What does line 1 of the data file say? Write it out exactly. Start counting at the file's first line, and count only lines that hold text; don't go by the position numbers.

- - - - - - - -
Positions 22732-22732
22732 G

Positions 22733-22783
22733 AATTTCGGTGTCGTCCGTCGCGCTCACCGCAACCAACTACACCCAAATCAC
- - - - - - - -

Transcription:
Positions 22732-22732